[PAST EVENT] Juan Carlos Cornejo, Physics - Oral Exam for the Ph.D.

August 14, 2015
10am - 12pm
Small Hall, Room 122
300 Ukrop Way
Williamsburg, VA 23185Map this location
The Standard Model has been a theory with the greatest success in describing the fundamental interactions of particles. As of the writing of this dissertation, the Standard Model has not been shown to make a false prediction. However, the limitations of the Standard Model have long been suspected by its lack of a description of gravity, nor dark matter. Its largest challenge to date, has been the observation of neutrino oscillations, and the implication that they may not be massless, as required by the Standard Model. The growing consensus is that the Standard Model is simply a lower energy effective field theory, and that new physics lies at much higher energies.

The Qweak Experiment is testing the Electroweak theory of the Standard Model by making a precise determination of the weak charge of the proton (Qwp). Any signs of "new physics" will appear as a deviation to the Standard Model prediction. The weak charge is determined via a precise measurement of the parity-violating asymmetry of the electron-proton interaction via elastic scattering of a longitudinally polarized electron beam of an un-polarized proton target.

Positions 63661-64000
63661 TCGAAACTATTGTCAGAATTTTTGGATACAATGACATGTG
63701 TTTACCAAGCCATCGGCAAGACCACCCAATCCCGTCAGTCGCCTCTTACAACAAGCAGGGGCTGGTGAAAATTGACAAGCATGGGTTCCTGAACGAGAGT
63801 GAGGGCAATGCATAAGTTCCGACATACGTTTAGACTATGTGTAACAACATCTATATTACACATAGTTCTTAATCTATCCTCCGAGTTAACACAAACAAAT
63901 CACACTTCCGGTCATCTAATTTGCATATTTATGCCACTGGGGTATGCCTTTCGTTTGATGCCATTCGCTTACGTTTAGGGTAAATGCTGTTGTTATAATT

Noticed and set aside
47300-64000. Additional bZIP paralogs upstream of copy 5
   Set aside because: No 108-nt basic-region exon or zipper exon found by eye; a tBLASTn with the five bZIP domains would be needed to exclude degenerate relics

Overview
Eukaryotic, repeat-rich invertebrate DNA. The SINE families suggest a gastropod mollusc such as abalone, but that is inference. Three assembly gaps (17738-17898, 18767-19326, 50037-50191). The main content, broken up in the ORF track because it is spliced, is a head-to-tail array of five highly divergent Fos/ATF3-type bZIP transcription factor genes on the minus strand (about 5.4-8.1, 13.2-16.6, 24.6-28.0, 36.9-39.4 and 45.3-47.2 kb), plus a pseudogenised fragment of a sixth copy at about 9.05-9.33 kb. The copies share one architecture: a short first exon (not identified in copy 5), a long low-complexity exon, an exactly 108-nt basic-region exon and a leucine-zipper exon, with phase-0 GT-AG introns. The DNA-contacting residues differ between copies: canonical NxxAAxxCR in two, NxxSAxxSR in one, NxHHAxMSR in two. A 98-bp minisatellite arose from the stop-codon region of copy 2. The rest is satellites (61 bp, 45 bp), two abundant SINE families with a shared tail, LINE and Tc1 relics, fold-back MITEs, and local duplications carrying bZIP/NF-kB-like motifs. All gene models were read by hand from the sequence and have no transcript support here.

The experiment required that the electron beam polarization be measured to an absolute uncertainty of 1%. At this level the electron beam polarization was projected to contribute the single largest experimental uncertainty to the parity-violating asymmetry measurement.

This thesis will detail the use of Compton scattering to determine the electron beam polarization via the detection of the scattered photon. I will conclude the remainder of the dissertation with an independent analysis of the blinded Qweak.

Juan Carlos Cornejo was born in Mexico and immigrated to the United States at a young age. While living in Los Angeles he attended the California State University at Los Angeles where he began his research in the field of medium energy experimental nuclear physics. He traveled to Jefferson Lab to conduct research throughout this time and graduated with a Bachelors of Science in 2005. In 2010 he started working with Dr. Wouter Deconinck on the Qweak Experiment which uses parity-violating electron scattering to perform precision tests of the Standard Model at low energies. His dissertation focuses on using Compton scattering to determine the polarization of the longitudinally polarized electron beam.